One thing I love about Richmond is that it sits in the center of so much of the state’s beauty and history. I can go two hours or so in any direction and be in some place that is completely different. That’s exactly what I did recently when I escaped the city. Once outside the concrete jungle we all know and love, I found myself out in the country, traveling north on U.S. Route 15. My destination: historic Leesburg in Loudoun County.
U.S. 15 is very much the same route that settlers and visitors have traveled for thousands of years. The Colonists called it the “Carolina Road,” as its terminus was an Indian trading post along the Virginia-North Carolina border. Numerous springs along the route and relatively safe fords across major rivers and streams made it a favorite with both the early settlers as well as the Native Americans, who had lived, hunted and traded there long before the Europeans arrived. Some archaeologists point to evidence of prehistoric Native American sites in this area that date back several thousand years.
Not totally unlike those who had traveled the route centuries before me, I wanted to explore the many treasures that Leesburg has to offer. I had heard that its downtown-shopping district was filled with unique wonders offered by local retailers and restaurateurs.
I began my day, perhaps as would many a true “Loudouner,” by having breakfast at the Georgetown Café (21 South King St). Leesburg had originally been named George Town in honor of England’s King George, II. In 1858, when the town was selected as the county seat for the newly formed Loudoun County, the name was changed to Leesburg.
Despite my intentions of ordering a heart-healthy meal, such as an egg white omelet with twelve-grain toast, I was seduced by the Farmer’s Omelet featuring cheddar cheese, bacon and mashed potatoes. My taste buds reached a pivotal climax at first bite. I also decided to try one of their “Eye Openers” off the menu, which, in this case, was a Bloody Mary made with the restaurant’s own mix. Both the cocktail and the omelet were delish.
After breakfast, I meandered along King Street, which is the main artery in this beautiful town nestled at the base of Catoctin Mountain. I ducked into the Very Virginia Shop (16 South King St.), and I must say if you’re looking for a gift for out-of-town friends or history enthusiasts, this charming little shop is worth a visit. I walked out with honey-kissed peanuts, Virginia Gentlemen barbecue sauce and a jar of local honey. I definitely plan on returning for more gifts.
Next on my list was a neat little place called The Other Kind of Jewelry Store (14 South King St.). This quaint store offers rare, antique jewelry including, but not limited to, earrings, pendants, watches and rings. I fell in love with the Lapis Collection, but I had to leave it behind, perhaps for another visit.
There is a plethora of tiny boutiques and specialty stores offering something for just about everyone — from home décor to high-end fashion, as well as numerous spas and salons.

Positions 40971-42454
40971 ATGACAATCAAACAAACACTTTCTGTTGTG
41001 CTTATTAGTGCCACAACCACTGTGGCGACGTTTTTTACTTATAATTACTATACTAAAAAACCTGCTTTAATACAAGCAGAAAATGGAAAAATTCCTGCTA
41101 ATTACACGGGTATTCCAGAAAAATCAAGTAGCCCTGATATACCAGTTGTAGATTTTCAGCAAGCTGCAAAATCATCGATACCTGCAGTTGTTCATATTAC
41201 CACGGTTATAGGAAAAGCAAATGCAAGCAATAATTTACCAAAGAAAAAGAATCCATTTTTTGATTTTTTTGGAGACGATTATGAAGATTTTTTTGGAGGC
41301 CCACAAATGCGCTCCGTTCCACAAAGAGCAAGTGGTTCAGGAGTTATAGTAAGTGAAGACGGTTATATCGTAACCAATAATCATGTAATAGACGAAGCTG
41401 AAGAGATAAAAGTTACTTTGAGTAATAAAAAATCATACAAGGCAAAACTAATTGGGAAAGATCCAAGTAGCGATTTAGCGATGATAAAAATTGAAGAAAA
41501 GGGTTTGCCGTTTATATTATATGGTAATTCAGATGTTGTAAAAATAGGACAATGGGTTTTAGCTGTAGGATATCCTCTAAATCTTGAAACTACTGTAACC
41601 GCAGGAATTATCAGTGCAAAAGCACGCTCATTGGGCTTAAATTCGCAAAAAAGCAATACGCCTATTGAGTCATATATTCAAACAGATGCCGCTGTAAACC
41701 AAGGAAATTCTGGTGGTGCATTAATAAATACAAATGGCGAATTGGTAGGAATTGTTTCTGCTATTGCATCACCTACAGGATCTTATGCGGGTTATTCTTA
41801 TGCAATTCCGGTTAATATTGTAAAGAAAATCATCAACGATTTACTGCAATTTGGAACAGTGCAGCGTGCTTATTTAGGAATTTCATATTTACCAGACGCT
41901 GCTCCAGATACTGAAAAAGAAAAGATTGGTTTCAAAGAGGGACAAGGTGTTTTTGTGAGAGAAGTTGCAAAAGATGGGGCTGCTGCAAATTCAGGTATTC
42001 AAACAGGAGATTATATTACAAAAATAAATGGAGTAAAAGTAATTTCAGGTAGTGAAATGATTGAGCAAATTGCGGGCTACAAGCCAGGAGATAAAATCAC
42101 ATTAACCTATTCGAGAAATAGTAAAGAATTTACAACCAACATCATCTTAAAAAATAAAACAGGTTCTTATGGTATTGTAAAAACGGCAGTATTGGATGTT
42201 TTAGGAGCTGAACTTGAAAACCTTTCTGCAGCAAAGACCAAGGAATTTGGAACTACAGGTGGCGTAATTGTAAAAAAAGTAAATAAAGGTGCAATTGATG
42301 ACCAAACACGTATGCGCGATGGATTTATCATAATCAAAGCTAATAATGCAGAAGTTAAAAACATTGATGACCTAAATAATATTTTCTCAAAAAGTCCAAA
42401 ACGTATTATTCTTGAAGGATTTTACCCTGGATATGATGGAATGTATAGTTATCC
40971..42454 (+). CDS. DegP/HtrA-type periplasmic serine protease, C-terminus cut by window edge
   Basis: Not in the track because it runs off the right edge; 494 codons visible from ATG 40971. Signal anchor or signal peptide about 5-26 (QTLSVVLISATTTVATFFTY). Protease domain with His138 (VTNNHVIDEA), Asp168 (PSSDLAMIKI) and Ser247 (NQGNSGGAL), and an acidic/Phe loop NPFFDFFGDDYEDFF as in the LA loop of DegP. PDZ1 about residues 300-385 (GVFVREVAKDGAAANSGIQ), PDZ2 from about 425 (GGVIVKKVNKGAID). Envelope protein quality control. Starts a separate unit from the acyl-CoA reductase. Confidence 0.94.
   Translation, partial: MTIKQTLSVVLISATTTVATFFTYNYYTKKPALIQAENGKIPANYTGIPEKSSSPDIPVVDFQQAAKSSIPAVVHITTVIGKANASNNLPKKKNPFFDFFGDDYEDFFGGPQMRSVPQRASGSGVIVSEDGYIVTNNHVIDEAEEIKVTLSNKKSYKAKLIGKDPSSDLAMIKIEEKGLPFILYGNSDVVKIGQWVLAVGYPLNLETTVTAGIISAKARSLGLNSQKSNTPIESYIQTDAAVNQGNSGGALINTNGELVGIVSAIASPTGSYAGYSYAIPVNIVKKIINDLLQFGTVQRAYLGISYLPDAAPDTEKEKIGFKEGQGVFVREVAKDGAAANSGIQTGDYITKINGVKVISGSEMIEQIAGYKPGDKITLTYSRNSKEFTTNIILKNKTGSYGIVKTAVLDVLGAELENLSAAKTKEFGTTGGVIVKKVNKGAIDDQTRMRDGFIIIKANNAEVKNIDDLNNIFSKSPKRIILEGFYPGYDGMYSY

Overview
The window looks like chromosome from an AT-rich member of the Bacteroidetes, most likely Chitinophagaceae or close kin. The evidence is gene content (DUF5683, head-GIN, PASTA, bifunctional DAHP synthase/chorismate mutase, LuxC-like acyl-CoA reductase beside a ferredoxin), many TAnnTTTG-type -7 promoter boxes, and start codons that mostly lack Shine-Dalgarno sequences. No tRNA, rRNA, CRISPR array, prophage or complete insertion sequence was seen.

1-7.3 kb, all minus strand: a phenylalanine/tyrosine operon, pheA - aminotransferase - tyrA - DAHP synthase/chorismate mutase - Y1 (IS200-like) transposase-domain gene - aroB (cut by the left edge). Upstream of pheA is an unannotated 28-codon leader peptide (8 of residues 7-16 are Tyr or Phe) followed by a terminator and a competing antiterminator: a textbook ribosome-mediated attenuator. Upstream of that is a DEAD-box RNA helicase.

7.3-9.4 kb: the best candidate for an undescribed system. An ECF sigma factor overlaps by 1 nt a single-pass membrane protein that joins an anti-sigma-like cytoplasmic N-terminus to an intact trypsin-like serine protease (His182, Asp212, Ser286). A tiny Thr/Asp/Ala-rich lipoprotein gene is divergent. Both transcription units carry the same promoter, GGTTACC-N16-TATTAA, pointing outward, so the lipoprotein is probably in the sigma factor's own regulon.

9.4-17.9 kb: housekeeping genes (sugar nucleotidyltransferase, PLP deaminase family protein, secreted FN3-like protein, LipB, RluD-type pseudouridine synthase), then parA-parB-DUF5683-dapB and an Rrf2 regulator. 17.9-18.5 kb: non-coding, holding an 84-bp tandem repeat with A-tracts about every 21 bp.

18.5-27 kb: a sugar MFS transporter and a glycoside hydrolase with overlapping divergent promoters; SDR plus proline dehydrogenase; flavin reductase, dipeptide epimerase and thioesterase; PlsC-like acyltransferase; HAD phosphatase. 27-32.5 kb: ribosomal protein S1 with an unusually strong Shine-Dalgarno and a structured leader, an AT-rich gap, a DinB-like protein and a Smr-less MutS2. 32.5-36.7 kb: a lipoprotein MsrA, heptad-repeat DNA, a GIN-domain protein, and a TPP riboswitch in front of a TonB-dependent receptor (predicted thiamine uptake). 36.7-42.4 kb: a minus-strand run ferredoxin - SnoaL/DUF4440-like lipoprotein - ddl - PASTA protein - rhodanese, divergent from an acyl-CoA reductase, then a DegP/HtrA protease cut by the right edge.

After spending the better part of the day visiting various and totally unique shops, it was time to try another restaurant. I perused the lunch menu at The Wine Kitchen (7 South King St.). I was intrigued by the website’s description of the place: “Seasonal American bistro menu takes advantage of the great variety of local and organic ingredients raised by farmers of the region.” Since I’d already eaten an unhealthy breakfast I decided I would make up for my gluttonous ways at lunch. Just kidding, I ordered the sweet tea-brined fried chicken. The dish was a recommendation from general manager Erich Bluefeld. “The brine is literally sweet tea,’’ he explained. “The chicken is soaked overnight in sweet tea and then deep fried in a buttermilk batter, served with mac and cheese in a cast iron skillet and seasonal greens.” I don’t eat a lot of chicken, but The Wine Kitchen changed my yard-bird-hatin’ eating habits for life.
After spending much of the day eating and shopping and eating, it was time to add a little culture to my visit, so I walked around the corner and into the Loudoun Museum, located at 16 Loudoun St., SW. The museum offers more than 8,000 items, documenting the history of the town and the county. While there, I had the chance to speak with Elizabeth Whiting, president of the museum’s board of trustees. Whiting recommended that visitors to Leesburg take advantage of the many walking tours offered throughout the town as well as other towns within the county. The museum conducts The Leesburg History Tour from late spring through late summer. This tour takes visitors by historic homes and buildings that span the town’s 200-year history — from 18th century log cabins to elegant Victorian mansions — and tells the stories of some of Loudoun’s most famous residents.
When asked about recommendations for weekend visitors, Whiting said, “Loudoun is rich in B&Bs.” She recommended the Loudoun Bed & Breakfast Guild that offers more than two dozen unique venues from the banks of the Potomac to the slopes of the Blue Ridge.
Whiting gave me one more idea for a final stop on my way home when she mentioned that Loudoun County has more than 40 wineries.I asked around and the winery that was most recommended, based on my route back to Richmond, was Stone Tower. What a wonderful recommendation. Sitting on more than 306 acres atop Hogback Mountain, Stone Tower offers an exceptional tasting experience that is only exceeded by the exquisite beauty of its locale. Chalk this up as just one more reason that I’m longing to return to what may be one of the nation’s most beautiful and historic small towns — Leesburg, Virginia.